In 2015, I had a farewell dinner with a friend a few nights before I left Louisville. As we sat inside a dark restaurant filled with families but better suited for couples, awaiting our order of Indo-Chinese fusion dishes we had never heard of, my friend asked, “You’ve been doing research on religion and sexuality among black women, right?”
I was pursuing a master’s degree in Pan African studies at the time, and she, a doctorate in psychology. We had talked about our research interests broadly, but our conversations about academia usually focused on our university’s or programs’ shortcomings, not our current research projects. Which is to say, my friend’s question was unusual, and she had not uttered it with the practiced tone an academic in a field outside of her own normally uses to feign polite interest in another’s work.
“Mmhmm,” I replied, nodding.
My friend took a deep breath and, her slim fingers fidgeting with the bracelets that adorned her wrist, she told me she had been thinking about my research interests because, at 36, only a year older than I was at the time, she found herself in her first committed relationship since a divorce four years prior, certain that she wanted to have sex with her significant other, not sure she wanted to get married again, ever, and lacking anyone in her Christian circle to talk to about her dilemma.
I understood. She and I had been taught and she had accepted abstinence until marriage, and what do you need to consider after that? No one marries with the expectation of divorce. But there she was, a gorgeous woman, in love, as aware as any soon-to-be psychologist should be of her existence as a sexual being, a Christian who wanted to follow God’s will, and a friend terrified of judgment.
I could hear her fear and nervousness in the speed at which her words rushed out, see it in the way she bit her lip, in the slight hunching of her shoulders and folding in of her chest, like she was protecting her vital organs from damage. Bracing from condemnation’s blow.
“Maybe it’s just the desire talking, but I don’t know. I’m not ready to shut my sexuality down. Without it, I just don’t feel … whole.”
You know, I had used the words “whole,” “wholeness,” and “holistic” repeatedly in my final paper the previous year for Religions of the African Diaspora.
As Lee Miena Skye states, “The search for wholeness is intrinsic to womanism.”
… according to Arisika Razak, a woman’s “freedom to worship the sacred as [she knows, names, and experiences] it” is an important aspect of womanism’s “holistic tapestry of liberation.”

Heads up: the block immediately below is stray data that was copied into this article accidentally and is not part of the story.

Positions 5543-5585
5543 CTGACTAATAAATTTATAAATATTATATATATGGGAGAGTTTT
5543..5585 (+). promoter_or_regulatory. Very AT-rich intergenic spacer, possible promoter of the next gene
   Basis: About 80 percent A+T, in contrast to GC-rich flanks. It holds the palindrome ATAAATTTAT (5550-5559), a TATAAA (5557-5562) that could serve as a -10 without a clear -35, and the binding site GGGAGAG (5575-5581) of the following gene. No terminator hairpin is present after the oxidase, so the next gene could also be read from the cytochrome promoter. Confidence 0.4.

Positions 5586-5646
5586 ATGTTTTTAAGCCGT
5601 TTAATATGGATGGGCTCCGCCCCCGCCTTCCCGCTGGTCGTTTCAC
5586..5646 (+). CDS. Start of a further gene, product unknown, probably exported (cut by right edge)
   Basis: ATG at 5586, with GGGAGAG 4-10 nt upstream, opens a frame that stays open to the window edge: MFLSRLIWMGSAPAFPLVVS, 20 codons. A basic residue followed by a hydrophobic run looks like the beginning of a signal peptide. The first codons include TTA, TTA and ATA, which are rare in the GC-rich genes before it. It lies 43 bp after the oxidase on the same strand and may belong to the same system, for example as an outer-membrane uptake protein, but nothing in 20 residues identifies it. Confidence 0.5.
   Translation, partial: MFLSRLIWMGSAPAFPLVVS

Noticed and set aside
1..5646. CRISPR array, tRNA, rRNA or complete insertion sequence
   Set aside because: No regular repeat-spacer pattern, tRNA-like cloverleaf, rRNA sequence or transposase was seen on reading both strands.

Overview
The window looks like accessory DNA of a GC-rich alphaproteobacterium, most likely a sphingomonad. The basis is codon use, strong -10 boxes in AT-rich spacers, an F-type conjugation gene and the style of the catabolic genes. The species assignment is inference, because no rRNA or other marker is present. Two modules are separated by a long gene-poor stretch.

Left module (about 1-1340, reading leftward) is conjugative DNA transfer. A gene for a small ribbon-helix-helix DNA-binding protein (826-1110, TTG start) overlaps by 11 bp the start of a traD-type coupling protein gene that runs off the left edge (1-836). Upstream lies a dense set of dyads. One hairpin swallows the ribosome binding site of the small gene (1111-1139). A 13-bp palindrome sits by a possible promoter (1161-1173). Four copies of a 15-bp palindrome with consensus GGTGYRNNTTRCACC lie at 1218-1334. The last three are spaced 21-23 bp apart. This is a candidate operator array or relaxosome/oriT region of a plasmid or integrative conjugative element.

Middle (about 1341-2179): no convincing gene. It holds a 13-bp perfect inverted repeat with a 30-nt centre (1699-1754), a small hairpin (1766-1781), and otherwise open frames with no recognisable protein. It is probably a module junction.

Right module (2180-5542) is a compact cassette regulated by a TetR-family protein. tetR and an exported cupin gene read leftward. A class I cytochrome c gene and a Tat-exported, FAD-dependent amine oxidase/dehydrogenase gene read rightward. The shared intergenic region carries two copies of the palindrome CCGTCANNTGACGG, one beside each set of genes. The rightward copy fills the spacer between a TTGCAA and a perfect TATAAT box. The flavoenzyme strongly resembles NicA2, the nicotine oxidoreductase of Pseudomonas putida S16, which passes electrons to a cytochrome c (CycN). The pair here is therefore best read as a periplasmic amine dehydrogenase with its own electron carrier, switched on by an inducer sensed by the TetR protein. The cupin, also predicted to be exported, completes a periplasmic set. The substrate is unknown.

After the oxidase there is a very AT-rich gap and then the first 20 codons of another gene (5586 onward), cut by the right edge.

Womanism “promulgates a holistic framework that incorporates cultural, historic, personal, sexual, and spiritual perspectives, and recognizes individual and collective needs for self care and healing.”
… Black women who want to bring their whole selves to the pew …
Wholeness is something young Black women appear to be seeking desperately
But until that dinner conversation, I had pretty much considered my research “me-search.” I had questions about religion, faith, spirituality, my black woman’s body, and sex; I looked for answers. I found some bloggers and Twitter users with similar questions, but my me-search wasn’t really about anybody I knew. What clicked for me that night was that I wasn’t alone, I wasn’t crazy, and that other black women needed more judgment-free spaces where we could explore our questions about religion, faith, sexuality, and what it means to be whole.
In 2019, I created one such space. The other day, I was talking with another friend (over lunch this time) about why I did it. Why, when I could have been doing a hundred other things, did I put my time, money, and energy into launching an e-course? I talked to her about what I believed in my 20s, my challenges with faith and sex, shame and body image, fear of damnation and wanting to walk with God. At some point she said, the purity culture and respectability politics, the patriarchy. She ended up saying, “I think we often create what we needed for our younger selves. It sounds like that’s what you did.”
She’s wise. I totally agree with her. That’s what my research/me-search, blog, and memoir- and essay collections-in-progress have been about, all of the above aspects plus blackness, womanhood, purity culture, respectability politics, and how they all fit together and affect us in deeply personal and intimate ways.
I’m bothered that the need for this space remains even in 2019, the end of the first decade of the 21st century. This year, black celebrities boasted about doing purity checks on their daughters. No word on what they do to their sons, which is why I know a lot of us are still carrying the misogyny, patriarchy, and white supremacy that have led black parents to fear and punish the “fast-tailed girl” while simply making sure their boys have condoms. I can only imagine how ashamed and violated the young women whose hymens the internet was discussing felt. I know the shame, silence, and secrets perpetuated by purity culture–whether or not its compounded by toxic and restrictive theology–are still hanging around, too. And shame, silence, and secrets are enemies of wholeness.
A healthy and confident sexuality (even if you’re asexual) is intrinsic to wholeness. The pursuit of wholeness is intrinsic to liberation.
One day, I hope black women won’t need the space I’ve created. I work to reaffirm our resilience for life in a world that seems it will continue to hate us, even as I hope my work leads to not needing me at all.